The International Labour Organization and its tripartite national constituents—led by H.E. Prime Minister of Egypt Dr. Mostafa Madbouli, Minister of International Cooperation Rania Al-Mashat, Minister of Public Enterprises Sector Hisham Tawfiq, employer and worker representatives, ILO officials, alongside ambassadors, social partners, development partners and national stakeholders—launched the “Strengthening Labour Relations and its Institutions in Egypt” (SLARIE) project on March 8, 2020.
The scheme is set to enhance an enabling environment for freedom of association and sound labour relations across the country in the years to come, eventually aiming to trigger nationwide, inclusive economic and social growth; with a particular focus on the garment and textile industry through the Better Work programme.
Partners plan to achieve the project’s goals through the implementation of three complementary components. The first focuses on the promotion of freedom of association and collective bargaining rights across Egypt and their effective implementation in law and practice.
The second looks at the establishment of an enabling environment for sound labour relations and inclusive social dialogue. The third is meant to directly target local textile and RMG sectors through the Better Work programme, which will directly benefit from additional business opportunities derived from boosted labour relations and improved levels of compliance with international labour standards and national labour laws.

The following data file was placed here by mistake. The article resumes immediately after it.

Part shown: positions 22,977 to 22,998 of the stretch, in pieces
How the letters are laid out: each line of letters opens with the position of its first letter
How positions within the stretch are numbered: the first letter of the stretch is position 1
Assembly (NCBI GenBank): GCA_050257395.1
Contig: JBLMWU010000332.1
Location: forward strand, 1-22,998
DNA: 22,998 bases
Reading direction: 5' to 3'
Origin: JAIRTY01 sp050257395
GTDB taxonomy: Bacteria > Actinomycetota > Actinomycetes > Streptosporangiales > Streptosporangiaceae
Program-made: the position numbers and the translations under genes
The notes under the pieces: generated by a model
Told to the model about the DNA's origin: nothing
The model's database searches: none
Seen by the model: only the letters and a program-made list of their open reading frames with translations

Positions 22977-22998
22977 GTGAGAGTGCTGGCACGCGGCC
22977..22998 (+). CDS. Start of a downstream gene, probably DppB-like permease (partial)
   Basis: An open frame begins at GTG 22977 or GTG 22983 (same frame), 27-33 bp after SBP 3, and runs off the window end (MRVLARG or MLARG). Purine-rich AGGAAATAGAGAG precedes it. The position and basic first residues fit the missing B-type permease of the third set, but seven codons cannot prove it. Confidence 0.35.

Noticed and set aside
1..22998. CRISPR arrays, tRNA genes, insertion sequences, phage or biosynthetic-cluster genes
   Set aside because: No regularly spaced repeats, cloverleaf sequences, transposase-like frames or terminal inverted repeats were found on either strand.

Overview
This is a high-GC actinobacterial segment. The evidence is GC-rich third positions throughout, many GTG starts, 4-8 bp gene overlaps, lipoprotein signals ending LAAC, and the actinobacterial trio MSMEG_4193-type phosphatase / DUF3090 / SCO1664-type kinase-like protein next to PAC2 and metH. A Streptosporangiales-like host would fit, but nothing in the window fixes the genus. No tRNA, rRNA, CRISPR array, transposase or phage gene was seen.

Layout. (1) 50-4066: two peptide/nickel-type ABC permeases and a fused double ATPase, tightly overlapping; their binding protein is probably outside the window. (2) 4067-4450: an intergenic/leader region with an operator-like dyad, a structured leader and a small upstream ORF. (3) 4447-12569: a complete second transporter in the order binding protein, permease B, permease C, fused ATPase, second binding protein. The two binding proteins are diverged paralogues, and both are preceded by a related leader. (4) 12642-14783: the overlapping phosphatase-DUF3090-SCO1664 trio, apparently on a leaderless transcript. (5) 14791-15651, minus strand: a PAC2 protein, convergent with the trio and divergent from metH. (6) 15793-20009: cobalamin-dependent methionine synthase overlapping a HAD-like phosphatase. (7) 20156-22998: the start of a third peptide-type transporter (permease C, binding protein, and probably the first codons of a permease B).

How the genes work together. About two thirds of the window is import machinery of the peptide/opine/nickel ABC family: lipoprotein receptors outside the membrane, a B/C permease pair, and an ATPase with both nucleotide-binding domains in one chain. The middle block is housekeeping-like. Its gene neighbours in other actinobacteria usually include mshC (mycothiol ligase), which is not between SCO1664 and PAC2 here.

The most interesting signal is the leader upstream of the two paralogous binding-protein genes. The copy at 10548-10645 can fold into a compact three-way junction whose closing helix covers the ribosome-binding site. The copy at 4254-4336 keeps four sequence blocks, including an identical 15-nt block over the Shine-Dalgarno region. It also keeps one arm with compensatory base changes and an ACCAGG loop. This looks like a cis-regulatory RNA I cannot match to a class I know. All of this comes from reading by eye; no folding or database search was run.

A first tripartite labour standards and national labour laws. A first tripartite meeting, headed by the Egyptian Minister of Manpower Mohamed Saafan, promptly ensued on March 9 to identify key areas for action. These include work on the trade union registration process, the improvement of a representative tripartite dialogue at the national level, the identification of the constituents’ overall capacity-building needs, and enterprise-level work with around 40 factories.
SLARIE’s operational setup has been directly impacted by the spread of the coronavirus pandemic in Egypt, with the consequent slowdown of its activities. A week after its launch, the government imposed a countrywide lockdown due to the increasing number of infections recorded. Coronavirus restrictions were eventually lifted in June.
Still, throughout this period, Egypt’s Ministry of Manpower has been holding a string of meetings with trade union representatives that have submitted registration documents, discussing their respective situations and their registration status.
Meanwhile, consultations have also been organized with representatives of employers and workers’ organizations to collect their views on the trade union registration process and the new trade union law. These discussions have highlighted the need for an enhanced capacity building on the new legal framework and its related international conventions.
Also, SLARIE will help review the formalities linked to the trade union registration process by mapping its different steps and assisting in the development of Standard Operating Procedures (SOPs) for the registration process.